Young dogs learn faster, are more curious, impressionable, and eager to please. Therefore, I start dog socialization exercises early-on, when I first get a new dog. I carefully manage my dog, and make sure not to expose him to more than he can handle. Note that young dogs go through certain critical fear periods, where they are more susceptible to new external stimuli, so I am especially careful during those times.
I always start small and slowly build-up the social challenge, so that my dog will enjoy the encounter, and be successful at it. Success builds confidence, and breeds more success. Negative experiences, on the other hand, causes a dog to become fearful and uncertain. If a dog is fearful of people or objects, be sure to desensitize him to the problem stimulus slowly.
Remember that socialization is not only about the quantity of new experiences, but also about the quality of those experiences.
A well-socialized dog, that is confident and comfortable with his surroundings, is a joy to have around, and can follow us everywhere. He is less likely to misbehave or use aggression, even in stressful and unexpected situations. Instead, he trusts us to handle things, and is a happier and more balanced dog as a result.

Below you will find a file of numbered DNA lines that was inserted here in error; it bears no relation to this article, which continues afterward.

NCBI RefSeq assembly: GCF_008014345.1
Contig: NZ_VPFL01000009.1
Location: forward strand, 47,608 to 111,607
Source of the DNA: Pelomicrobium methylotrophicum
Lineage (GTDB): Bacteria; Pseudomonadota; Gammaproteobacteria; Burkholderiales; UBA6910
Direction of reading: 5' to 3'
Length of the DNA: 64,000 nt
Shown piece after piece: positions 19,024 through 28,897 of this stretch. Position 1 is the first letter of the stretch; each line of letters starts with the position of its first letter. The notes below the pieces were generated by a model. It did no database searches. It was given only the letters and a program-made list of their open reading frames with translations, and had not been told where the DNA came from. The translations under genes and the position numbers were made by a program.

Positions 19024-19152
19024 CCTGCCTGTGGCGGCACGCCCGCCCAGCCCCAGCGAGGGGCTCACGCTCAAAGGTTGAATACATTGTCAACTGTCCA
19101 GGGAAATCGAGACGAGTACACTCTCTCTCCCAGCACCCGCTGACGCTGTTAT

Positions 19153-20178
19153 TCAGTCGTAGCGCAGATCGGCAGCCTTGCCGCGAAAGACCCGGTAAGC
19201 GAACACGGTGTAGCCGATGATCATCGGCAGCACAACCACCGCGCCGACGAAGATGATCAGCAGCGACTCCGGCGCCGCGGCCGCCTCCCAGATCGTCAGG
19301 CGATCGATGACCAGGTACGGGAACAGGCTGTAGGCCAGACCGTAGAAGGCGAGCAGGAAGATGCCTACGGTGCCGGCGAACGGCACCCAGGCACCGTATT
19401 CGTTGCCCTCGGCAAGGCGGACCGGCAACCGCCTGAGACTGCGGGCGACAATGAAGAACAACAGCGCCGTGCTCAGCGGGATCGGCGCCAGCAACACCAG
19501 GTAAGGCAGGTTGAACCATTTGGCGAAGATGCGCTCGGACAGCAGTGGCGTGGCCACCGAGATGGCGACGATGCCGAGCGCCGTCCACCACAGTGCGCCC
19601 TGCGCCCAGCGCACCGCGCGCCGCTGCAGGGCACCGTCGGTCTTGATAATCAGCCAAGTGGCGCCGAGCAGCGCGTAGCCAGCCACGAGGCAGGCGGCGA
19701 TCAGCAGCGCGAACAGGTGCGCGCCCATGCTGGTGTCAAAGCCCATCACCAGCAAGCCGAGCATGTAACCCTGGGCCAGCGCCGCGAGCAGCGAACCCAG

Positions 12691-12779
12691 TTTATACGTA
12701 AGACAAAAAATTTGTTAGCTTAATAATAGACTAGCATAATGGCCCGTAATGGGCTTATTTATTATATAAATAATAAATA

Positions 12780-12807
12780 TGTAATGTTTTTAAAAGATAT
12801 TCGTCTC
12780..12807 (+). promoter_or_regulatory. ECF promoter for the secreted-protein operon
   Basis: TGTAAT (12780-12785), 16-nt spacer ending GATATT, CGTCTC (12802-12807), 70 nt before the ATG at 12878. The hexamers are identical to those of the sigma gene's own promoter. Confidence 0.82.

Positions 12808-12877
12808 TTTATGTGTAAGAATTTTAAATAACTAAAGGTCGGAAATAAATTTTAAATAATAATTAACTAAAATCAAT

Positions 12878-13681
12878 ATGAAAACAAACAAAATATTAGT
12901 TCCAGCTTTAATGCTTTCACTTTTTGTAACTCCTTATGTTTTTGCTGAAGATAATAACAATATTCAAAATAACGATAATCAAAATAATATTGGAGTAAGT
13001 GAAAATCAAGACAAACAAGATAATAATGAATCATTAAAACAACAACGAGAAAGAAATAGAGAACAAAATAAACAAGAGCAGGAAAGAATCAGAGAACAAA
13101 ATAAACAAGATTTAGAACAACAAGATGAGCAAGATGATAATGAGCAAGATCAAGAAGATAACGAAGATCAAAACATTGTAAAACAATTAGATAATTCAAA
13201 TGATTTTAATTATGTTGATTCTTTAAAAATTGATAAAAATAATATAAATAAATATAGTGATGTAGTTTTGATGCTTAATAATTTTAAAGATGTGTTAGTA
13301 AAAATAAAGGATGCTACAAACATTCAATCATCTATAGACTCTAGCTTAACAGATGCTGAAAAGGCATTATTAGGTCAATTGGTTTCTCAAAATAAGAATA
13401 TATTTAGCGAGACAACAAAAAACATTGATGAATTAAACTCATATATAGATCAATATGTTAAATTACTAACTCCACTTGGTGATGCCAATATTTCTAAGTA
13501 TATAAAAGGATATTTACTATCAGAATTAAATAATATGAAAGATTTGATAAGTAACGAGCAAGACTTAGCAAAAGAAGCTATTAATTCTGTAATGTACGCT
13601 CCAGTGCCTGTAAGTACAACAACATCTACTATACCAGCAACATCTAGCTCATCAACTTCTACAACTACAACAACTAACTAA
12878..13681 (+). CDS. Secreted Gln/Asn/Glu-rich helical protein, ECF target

Dogs Need Our Protection
Do not expect a dog to like socializing with all other dogs.
Many dog movies and television shows present an unrealistic image of the dog.
- He is naturally obedient and loyal,
- Magically understands verbal commands in at least 5 different languages, and
- Loves all people and animals (except for the bad guys).
The truth though, is that most dogs are not Lassie, and will not enjoy the company of all people or all dogs.
In He Just Wants to Say Hi, Suzanne Clothier illustrates how dogs have social boundaries, just as we do. We do not allow strangers to come up to us, invade our space, and physically man-handle us. We should not allow strangers to do that to our dogs either, especially if he dislikes having his space violated.